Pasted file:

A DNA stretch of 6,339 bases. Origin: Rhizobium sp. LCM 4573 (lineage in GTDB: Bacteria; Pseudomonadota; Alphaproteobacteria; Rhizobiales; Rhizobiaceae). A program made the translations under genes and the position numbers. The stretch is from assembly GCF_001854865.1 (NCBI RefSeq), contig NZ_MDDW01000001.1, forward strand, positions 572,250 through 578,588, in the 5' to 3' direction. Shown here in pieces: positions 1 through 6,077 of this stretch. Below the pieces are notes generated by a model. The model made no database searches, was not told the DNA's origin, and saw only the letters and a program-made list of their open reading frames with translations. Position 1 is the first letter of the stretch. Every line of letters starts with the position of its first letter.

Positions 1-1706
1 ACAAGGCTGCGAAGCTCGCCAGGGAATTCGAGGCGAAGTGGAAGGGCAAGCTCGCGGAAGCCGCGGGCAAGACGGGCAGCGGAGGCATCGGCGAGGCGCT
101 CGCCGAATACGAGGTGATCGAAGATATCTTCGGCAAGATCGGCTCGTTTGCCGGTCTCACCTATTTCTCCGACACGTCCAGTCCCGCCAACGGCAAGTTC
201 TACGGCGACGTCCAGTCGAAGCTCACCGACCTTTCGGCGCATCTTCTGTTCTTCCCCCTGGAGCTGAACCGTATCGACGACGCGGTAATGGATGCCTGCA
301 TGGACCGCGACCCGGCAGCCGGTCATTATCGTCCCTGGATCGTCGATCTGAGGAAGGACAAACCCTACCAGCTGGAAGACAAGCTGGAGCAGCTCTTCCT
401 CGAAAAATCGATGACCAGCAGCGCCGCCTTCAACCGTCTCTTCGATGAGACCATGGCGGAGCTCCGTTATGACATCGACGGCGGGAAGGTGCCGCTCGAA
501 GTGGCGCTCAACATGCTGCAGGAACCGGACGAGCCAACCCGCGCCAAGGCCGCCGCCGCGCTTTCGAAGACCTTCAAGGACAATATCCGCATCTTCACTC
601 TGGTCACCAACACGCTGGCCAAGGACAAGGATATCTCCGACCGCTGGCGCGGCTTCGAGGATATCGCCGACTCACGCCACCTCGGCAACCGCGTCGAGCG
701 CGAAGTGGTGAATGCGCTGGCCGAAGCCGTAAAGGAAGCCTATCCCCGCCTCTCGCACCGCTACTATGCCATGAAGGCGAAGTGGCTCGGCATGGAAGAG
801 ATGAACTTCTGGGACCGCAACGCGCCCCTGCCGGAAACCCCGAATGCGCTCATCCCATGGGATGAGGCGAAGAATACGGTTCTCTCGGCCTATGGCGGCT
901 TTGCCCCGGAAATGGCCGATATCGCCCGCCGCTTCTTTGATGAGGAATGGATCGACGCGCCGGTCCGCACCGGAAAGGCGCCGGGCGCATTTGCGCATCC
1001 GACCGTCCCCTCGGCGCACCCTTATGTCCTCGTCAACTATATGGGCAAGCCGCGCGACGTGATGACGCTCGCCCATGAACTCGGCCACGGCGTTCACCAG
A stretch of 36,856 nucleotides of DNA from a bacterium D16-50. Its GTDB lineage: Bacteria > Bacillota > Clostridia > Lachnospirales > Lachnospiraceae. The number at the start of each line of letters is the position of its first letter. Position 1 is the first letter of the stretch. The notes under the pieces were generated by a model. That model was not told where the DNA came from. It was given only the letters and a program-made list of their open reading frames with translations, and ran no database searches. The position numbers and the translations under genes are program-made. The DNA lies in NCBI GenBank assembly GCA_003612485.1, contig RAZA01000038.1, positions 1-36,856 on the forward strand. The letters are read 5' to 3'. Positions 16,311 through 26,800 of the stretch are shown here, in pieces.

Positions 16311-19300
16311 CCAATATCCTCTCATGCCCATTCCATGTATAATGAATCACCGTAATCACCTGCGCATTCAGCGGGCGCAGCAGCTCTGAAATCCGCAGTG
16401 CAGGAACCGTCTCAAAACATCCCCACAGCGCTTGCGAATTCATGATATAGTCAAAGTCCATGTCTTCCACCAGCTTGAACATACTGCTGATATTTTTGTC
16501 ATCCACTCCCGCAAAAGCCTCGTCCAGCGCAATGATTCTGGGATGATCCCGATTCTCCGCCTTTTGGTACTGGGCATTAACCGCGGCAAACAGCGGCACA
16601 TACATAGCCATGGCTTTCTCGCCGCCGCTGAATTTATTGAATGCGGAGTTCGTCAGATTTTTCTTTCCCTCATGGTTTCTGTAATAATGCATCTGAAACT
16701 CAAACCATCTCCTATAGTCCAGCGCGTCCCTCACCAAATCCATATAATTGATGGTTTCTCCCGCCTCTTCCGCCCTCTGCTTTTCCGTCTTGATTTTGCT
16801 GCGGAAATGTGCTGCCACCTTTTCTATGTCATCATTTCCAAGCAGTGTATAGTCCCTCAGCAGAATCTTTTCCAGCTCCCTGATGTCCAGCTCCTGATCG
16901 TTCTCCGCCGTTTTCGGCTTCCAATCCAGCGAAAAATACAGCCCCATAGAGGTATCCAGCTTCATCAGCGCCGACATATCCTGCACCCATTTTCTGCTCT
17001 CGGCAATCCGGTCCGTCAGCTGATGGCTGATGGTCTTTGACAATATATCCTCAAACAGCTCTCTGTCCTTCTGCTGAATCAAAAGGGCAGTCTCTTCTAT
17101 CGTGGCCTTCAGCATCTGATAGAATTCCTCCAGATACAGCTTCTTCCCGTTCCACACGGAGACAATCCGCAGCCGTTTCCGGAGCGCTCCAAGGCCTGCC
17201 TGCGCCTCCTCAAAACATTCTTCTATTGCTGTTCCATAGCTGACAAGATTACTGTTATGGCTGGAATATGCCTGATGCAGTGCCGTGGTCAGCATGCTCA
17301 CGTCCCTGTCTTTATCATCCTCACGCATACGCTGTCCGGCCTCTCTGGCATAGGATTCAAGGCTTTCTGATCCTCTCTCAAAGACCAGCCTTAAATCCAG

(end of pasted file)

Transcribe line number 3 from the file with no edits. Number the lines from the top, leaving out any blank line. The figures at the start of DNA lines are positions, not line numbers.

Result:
1 ACAAGGCTGCGAAGCTCGCCAGGGAATTCGAGGCGAAGTGGAAGGGCAAGCTCGCGGAAGCCGCGGGCAAGACGGGCAGCGGAGGCATCGGCGAGGCGCT